www.decanter.com Jefford on Monday 90: 12.11.12
The Secret Visit
A little under six months ago, I was standing more or less on the other side of the world. The weather, as I made my way up Stone Chimney Creek Road, was much as it is in this corner of the northern hemisphere today: a sky the colour of mushroom stalks, misty rain blowing on the wind, temperatures cold enough to make wearing a parcel of goose down advisable. If our world didn’t tilt, of course, these seasonal pulses wouldn’t happen. But it does – so the brightness and warmth I left behind back in May is now, in November, lavished on the south.
There was a house on the hill there: modern yet modest, neat and tidy, with a bright green ute lurking like a grasshopper in the backyard. We took a look at the vineyard next to it. It’s not big: just 3.5 acres (1.4 ha) of Shiraz, planted in 1910 on a light sandy loam over clay. Not generous soils, but enough to keep most of the vines alive ever since, drinking only the water which falls from the sky. They’re old but not massy, and look north-east: the warmer option here, and necessary for Shiraz growing at almost 500 m, though that turn to the east means they’re in shadow a few hours before summer dusk.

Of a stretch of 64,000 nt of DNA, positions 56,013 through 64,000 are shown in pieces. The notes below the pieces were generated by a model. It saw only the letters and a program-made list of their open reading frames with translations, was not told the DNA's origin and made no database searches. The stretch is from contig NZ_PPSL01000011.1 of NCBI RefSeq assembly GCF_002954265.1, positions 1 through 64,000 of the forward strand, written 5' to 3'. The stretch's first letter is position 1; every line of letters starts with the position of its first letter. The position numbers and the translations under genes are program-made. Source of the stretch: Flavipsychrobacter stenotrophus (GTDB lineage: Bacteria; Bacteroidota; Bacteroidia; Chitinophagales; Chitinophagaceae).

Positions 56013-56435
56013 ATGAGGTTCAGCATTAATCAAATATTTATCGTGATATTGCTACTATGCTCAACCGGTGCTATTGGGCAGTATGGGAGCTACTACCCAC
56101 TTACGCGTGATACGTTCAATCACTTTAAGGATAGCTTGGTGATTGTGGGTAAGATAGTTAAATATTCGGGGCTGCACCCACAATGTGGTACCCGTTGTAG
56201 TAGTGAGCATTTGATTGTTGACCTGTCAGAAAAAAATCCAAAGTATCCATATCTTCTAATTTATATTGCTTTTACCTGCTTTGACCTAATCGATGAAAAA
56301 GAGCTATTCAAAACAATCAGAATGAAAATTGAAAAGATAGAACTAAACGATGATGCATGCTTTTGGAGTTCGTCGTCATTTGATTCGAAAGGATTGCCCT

The mist, the solitude, the forbidden allure: I almost felt like a spy. I was there to taste some of Australia’s most astonishing red wines, yet I hardly dared tell anyone I was going. When I owned up later, and shyly admitted how much I’d liked them, I was met with near-incredulity. At least once, I was asked to confirm what I’d just said. These are the great wines you aren’t, in right-thinking circles, meant to like: too rich, too much alcohol, too many “Parker points”. They swim furiously against Australia’s current tide of early-picking righteousness and buttoned-down restraint. But, sorry folks, great they are.